The Allure Of An Empty Page: New York Times Ad Campaign Causes Double Takes

To make people stop and take notice in an ad-saturated world, sometimes less is more. So the marketing team for The Book Thief paid big money for blank pages in the Times.

The Allure Of An Empty Page: New York Times Ad Campaign Causes Double Takes
[Image courtesy of 20th Century Fox]

Wednesday’s New York Times print edition features two almost entirely blank pages–and it wasn’t a printing error. Someone paid for it. The pages, which include the Times’s standard header, feature nothing but a URL at the very bottom of the second page: A full-page nationwide black and white weekday ad goes for $105,840. Two pages would cost double that, though a Times spokesperson would not discuss the financial specifics of the arrangement.

The PagesImage via Allied

It seems a high price to pay for nothing. Yet, the marketing team for the film The Book Thief wanted to “intrigue” readers with empty space, said Julie Rieger, the senior vice president of media at 20th Century Fox who conceived the idea. “We live in this world, this marketing world where we barrage people with tons of information,” she said. “We wanted to take this approach of: Well, what if we actually had people–just for a moment–imagine what it would feel like to live without something?” In this case, that something are words of record.

After running into Fox’s head of research in the parking lot, Rieger told him about her no-ad ad and got the go-ahead. “We can be a little fly by the seat of your pants,” she said. Allied, the creative firm Fox’s newspaper agency works with, liked it, too.

The team chose two pages over one so that one page would run without anything on it. It couldn’t avoid words altogether, since it needed to somehow signal to people its purpose. The URL at the bottom leads to movie’s official page, which dives right into the trailer.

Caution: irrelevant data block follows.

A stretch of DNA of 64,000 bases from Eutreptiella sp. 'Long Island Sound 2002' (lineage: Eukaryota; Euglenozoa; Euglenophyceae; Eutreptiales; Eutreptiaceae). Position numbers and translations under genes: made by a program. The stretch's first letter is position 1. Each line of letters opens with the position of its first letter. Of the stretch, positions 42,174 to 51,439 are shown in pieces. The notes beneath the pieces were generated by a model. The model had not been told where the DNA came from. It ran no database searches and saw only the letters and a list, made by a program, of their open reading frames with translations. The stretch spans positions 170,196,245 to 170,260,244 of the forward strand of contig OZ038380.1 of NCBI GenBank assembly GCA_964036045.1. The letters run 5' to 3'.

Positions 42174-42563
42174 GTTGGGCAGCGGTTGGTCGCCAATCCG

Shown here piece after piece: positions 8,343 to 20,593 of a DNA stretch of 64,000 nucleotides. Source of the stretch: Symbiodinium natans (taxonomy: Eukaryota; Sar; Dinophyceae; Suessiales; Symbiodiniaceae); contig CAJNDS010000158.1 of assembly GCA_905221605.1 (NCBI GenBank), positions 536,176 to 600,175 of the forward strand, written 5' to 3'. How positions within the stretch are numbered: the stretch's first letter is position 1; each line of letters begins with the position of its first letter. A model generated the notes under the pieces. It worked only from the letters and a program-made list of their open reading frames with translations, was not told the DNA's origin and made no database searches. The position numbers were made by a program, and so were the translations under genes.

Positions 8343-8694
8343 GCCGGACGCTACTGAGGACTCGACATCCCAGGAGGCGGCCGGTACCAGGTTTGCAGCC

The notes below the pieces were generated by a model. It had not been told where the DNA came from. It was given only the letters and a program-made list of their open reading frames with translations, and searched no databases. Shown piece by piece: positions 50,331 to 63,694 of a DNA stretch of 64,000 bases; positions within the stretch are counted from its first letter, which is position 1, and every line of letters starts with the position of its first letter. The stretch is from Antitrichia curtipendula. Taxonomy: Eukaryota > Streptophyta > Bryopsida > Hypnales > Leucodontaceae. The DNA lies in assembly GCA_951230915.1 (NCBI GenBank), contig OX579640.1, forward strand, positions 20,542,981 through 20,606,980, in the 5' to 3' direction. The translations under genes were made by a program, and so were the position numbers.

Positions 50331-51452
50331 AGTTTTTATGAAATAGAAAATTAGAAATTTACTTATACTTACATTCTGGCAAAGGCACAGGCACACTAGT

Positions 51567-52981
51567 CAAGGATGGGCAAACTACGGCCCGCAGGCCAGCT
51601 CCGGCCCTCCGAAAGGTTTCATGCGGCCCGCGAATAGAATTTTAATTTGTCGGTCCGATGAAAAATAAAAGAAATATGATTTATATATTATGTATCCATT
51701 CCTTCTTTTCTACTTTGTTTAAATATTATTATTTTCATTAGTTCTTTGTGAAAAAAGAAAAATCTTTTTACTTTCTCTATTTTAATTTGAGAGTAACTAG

The ad drew more attention than the standard newspaper movie promo, at least in the digital world. It was mentioned on Poynter, the media blog of record, and got mostly positive attention on Twitter. Since this morning’s papers hit stands, the site’s traffic has increased 788%.

For print loyalists, I imagine flipping from pages filled with words to those without, at the very least, caused readers to pause, which is part of the genius of the ad. Much like the famous 1959 Volkswagen “Think Small” ads, the pared-down format is the opposite of what’s expected. Before VW, car ads would provide as much information as possible; the VW ad had a tiny picture of a car on a stark background. Similarly, the blank movie ad pages were a departure; print ads for films are typically crammed full of movie stars, review snippets, and taglines.

Blank pages tend to stall eyes, but, the more intriguing ones go beyond that, using the spare imagery to suggest something more “poetic,” to borrow Rieger’s description. For example, the little VW Bug against a blank background suggested “Beetle ownership allowed you to show off that you didn’t need to show off,” explained AdAge, when naming it the most successful campaign of the 20th century. Last January the Times‘s sports section left its front page empty in reference to Baseball Writers’ Association of America not electing anyone to the baseball hall of fame last year. Lack of content can sometimes make a point better than content.


The Book Thief is about a girl living in Nazi Germany who steals books from former Jewish homes and businesses to “save the words,” as Times spokesperson Linda Zebian explains it. Many times over, the movie uses words as a metaphor for life and freedom. The ad further underscores that message, adds Zebian: Think about what life would be like without The New York Times.

About the author

Rebecca Greenfield is a former Fast Company staff writer. She was previously a staff writer at The Atlantic Wire, where she focused on technology news.